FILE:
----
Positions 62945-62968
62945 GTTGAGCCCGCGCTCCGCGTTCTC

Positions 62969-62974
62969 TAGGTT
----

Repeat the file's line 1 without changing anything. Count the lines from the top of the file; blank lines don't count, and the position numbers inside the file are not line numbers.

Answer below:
Positions 62945-62968